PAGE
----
Julie Hesmondhalgh leads celebrations as the Coliseum Theatre is saved following U-turn

Reporter: Charlotte Hall, Local Democracy Reporter
Date published: 08 July 2024

Wedged into a narrow lane in Oldham, a crowd erupted into thunderous applause.

Actors, writers, councillors, residents, dancers and youth group volunteers gathered for a ‘summer street party’ on Fairbottom Street. 

Really, they were there to hear ‘Oldham’s worst-kept secret’ from actor and campaigner Julie Hesmondhalgh – the town’s historic theatre venue, the Oldham Coliseum, has officially been saved. 

Tearing up as she spoke, Hesmondhalgh said: “I have the huge honour to tell you that Oldham Coliseum, Fairbottom Street, will be open for the panto in 2025 – and for hundreds of years to come.”

The almost 140-year-old theatre was forced to close its doors after the Arts Council England withdrew a £1.8m grant.

The council had already planned to create a new home for the Coliseum.

But after initial plans were scrapped because of soaring costs, the move would have meant downsizing to an ‘arts and culture venue’ that no longer operated as a producing theatre.

‘Nobody’ wanted that, according to Hesmondhalgh. 

After almost a year- and-a-half of campaigning by Save the Coliseum Group – spearheaded by Hesmonhalgh and screenwriter Ian Kershaw – a plan is now in place.

The council has secured £10m investment to refurbish and reopen the theatre at the Fairbottom site. 

Hesmondhalgh told the LDRS: “I think this is a huge step in the right direction.

"just for the art and culture in town but across the board because any Northern town needs a heart at the centre of it.” 

The crowd at the celebration, which featured Panto numbers by Sue Devaney, dance performances and a brass band, were ‘delighted’ by the news. 

Sam Bamforth, who wandered into the festivities by accident, said he was ‘over the moon’ at the announcement. 

“My mum, Carol, used to work here as a seamstress for 15 years making all the costumes,” the 52-year-old told the LDRS.

“I was devastated when I saw it all boarded up. 

“It means so much to people here.”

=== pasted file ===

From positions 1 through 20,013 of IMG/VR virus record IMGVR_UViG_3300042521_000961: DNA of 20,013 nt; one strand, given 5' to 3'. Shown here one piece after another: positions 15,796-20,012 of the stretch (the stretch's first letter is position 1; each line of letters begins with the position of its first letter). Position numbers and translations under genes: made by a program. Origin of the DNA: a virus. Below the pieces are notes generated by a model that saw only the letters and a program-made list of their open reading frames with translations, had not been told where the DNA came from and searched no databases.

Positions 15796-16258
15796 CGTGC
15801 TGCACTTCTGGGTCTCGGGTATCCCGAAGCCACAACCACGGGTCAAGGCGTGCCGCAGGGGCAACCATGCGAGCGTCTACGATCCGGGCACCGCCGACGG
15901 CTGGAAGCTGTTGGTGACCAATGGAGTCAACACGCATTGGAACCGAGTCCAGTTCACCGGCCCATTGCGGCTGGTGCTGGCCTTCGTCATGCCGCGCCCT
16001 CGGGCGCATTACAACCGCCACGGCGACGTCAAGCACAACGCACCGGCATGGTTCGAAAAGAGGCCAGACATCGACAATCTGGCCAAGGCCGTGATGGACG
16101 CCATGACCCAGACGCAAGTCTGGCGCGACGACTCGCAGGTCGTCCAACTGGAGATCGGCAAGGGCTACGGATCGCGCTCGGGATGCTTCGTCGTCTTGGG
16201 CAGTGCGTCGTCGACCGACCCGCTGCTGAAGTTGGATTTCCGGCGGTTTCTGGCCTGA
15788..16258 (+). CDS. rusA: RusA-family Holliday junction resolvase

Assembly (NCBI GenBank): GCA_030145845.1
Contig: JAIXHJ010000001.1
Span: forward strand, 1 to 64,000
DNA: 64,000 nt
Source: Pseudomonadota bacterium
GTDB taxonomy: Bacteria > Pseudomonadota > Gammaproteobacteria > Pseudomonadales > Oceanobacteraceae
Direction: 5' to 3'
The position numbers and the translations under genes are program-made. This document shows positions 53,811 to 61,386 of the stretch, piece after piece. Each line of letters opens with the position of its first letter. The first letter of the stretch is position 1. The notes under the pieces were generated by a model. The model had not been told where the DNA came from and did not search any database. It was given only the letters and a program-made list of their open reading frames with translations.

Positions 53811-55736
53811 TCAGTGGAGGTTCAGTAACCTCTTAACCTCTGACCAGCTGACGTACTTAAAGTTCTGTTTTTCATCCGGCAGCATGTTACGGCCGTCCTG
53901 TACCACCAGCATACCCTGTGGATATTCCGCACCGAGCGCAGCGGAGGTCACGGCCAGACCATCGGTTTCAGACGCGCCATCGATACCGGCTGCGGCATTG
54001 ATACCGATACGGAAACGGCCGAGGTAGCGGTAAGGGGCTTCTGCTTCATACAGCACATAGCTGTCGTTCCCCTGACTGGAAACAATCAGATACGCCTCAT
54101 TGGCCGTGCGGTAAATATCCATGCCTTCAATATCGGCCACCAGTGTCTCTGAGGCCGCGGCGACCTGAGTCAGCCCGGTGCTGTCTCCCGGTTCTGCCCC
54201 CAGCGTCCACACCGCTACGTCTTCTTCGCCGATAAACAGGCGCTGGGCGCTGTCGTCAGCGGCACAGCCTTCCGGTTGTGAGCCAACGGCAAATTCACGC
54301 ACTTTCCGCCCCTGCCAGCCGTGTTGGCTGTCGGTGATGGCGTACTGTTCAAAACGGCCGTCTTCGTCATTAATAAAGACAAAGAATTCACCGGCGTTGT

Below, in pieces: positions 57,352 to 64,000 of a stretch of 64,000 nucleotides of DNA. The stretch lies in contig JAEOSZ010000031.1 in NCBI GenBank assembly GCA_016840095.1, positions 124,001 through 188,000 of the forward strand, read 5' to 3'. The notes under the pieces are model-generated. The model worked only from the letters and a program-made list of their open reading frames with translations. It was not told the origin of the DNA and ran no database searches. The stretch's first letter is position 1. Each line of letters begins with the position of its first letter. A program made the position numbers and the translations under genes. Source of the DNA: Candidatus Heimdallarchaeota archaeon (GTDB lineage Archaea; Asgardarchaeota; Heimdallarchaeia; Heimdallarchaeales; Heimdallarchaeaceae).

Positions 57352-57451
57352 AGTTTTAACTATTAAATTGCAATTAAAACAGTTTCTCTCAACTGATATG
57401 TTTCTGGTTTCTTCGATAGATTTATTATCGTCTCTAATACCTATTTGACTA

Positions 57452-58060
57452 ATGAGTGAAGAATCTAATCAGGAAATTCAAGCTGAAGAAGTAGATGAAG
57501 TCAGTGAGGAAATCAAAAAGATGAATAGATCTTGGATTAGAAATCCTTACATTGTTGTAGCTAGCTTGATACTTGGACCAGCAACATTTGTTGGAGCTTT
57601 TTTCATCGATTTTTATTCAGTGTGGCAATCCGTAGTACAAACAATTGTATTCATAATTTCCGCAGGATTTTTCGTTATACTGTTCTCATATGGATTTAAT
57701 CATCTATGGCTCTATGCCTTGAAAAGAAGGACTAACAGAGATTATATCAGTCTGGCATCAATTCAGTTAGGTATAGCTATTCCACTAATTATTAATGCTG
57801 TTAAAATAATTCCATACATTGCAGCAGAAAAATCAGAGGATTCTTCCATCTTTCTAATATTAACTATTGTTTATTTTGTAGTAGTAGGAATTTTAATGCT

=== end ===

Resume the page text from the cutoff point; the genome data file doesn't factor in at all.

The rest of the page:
Campaigners have highlighted that the theatre is closely tied up with Oldhamer’s memories and their sense of self. 

“We need something to bring us together and celebrate this place,” James McIntyre, who grew up in Oldham, said. 

The 32-year-old was at the event with his partner Josh Martin, 31, who had started visiting the Coliseum Panto as a child from Bolton.  

Josh said: “We both visited the Panto here when we were kids, so we were probably in the same group here at some point.

"And now, years later, we’re together. 

“This is the first year I’ve missed the panto since I was two-years-old.

"My gran and grandad used to take me every year and I’ve really missed it. It’s the best panto in Greater Manchester.” 

Clara Darcy, Eastenders and Hollyoaks actor, told the LDRS she had her first professional job at the Coliseum in 2007. 

She said: “What’s really brilliant about the Coliseum is that it gives opportunities to local actors and writers. It’s always had a tradition of employing Oldham people.”

Clara said she was delighted. “I was part of the last closing show here,” she added.

“When the curtain came down it was so heartbreaking, there was just silence on both sides because I think people were still in shock.”

She’s not the only actor to have cut her teeth at the Coliseum. Sue Devaney, Jane Danson and Sarah Lancashire have all attributed some of their professional development to the venue. 

As a volunteer at the Coliseum for 22, Kayla Pilynskyj saw many of those stars come and go. 

“We’d see all these people come through the doors and they’d be like mates, and then they’d go on to become stars!” she said.  

Her friend Donna Sidders added: “So many actors came out of this place. Without it, where would the next generation go?”

Local building surveyor Jay Varsani agreed.

He’d visited the theatre several times to see his young daughter perform before the theatre closed. 

“There’s so much talent in Oldham,” Jay said.

"They need to get out and explore.”

With big projects planned to bring together local drama workshops and the theatre production firm once the venue has reopened, the future for the next generation of Oldham actors is looking brighter. 

But council leader Arooj Shah did add a note of warning to the festivities.

She wants residents to take a ‘cooperative’ approach to the Coliseum. 

“This needs to be a building we all own,” she said, suggesting that she herself had been guilty in the past of ‘taking what we have for granted’.

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